So, I received a letter in the mail today from National Car Rental, who wanted to charge me $1.00 (plus a $10.00 "Administration Fee", of course) because, apparently, I missed a toll at the Orlando airport. Of course, "in accordance with the terms of your rental agreement, you are responsible for all violations and toll fees".
First of all, I wasn't even at the Orlando airport on the date of the infraction.
Second of all, IT'S $1.00!!
Third of all, don't get me started about this $10.00 administration fee.
So now I'm steamed. I'm thinking about all the arguments I will make, how angrily I will speak with them, how I will destroy their reputation on my wildly influential marketing blog! But first, a call to their appeals department. Mostly because I don't remember running any toll gates, but also because I'm going to tear a strip out of them!
Well, the most unexpected series of events transpired next. For one, they answered the phone right away - no tedious recorded-voice menu labyrinth. But even more impressively, the person I spoke to on the phone - presumably someone fairly junior among the National ranks - immediately reversed the charge. It took maybe 14 seconds. I'm not saying anyone can just call up and get their charges reversed, I'm just saying that in this case, she quickly realized that the best outcome for everyone was to just get rid of it. And she had the authority to do so.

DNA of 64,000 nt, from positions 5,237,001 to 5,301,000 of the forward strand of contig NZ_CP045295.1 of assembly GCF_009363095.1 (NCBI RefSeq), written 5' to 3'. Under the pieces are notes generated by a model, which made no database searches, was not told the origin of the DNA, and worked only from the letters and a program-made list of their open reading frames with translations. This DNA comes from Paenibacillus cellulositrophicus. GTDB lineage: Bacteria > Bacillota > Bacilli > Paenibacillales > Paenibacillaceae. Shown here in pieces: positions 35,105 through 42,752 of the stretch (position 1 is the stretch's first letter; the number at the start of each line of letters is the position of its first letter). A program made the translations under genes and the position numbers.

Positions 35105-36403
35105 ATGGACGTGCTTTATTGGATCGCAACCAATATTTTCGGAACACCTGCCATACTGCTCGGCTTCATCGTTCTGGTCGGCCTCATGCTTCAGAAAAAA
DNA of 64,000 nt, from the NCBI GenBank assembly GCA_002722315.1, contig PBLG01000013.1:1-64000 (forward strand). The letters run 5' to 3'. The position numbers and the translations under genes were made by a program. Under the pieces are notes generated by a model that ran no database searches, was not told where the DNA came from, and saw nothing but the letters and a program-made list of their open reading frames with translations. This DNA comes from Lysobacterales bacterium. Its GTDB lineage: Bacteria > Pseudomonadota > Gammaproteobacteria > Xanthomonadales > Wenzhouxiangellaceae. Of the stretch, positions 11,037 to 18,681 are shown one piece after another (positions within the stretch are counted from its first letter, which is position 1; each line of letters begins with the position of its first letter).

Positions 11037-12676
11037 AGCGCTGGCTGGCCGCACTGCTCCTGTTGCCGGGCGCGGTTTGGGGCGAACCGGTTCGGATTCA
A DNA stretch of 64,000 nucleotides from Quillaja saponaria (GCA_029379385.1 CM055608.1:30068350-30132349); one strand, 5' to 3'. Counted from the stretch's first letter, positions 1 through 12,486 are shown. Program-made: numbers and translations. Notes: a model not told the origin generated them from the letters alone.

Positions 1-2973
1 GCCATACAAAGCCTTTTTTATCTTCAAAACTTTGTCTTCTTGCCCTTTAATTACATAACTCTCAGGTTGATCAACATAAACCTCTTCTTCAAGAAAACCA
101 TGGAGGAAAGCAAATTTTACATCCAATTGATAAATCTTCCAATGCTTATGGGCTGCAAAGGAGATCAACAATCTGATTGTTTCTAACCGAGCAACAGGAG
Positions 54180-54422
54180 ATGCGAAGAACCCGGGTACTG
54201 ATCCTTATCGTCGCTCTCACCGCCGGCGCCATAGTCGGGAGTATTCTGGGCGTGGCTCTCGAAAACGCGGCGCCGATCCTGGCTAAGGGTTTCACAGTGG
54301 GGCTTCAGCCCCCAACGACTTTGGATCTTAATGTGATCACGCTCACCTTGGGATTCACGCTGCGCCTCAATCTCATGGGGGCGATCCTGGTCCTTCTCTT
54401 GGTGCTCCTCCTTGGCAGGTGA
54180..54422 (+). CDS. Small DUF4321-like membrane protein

Well done National. You probably should never have sent the notice in the first place, but you stepped up and did the right thing.
TAKEAWAY FOR YOU:
1) Try to imagine how your policies and customer service processes affects your reputation.
I'm sure National's policy and process is to automatically send notices to all customers that incur external charges. Makes sense, but doesn't help their reputation in a case like this. How hard would it have been to include a sub-process that eliminates all notices of, say, $5.00 or less. Just pay it. They save all kinds of administrative time and money and avoid any possible brand damage.
2) Try to give authority to the lowest level possible.
I know it's hard to delegate responsibility and authority without jeopardizing control and compliance, but imagine how I would have felt if some bureaucratic appeals process was necessary to get my $1.00 back.
In short, keep your customers happy, not your COO.
Comment with some of your customer service nightmares / success stories.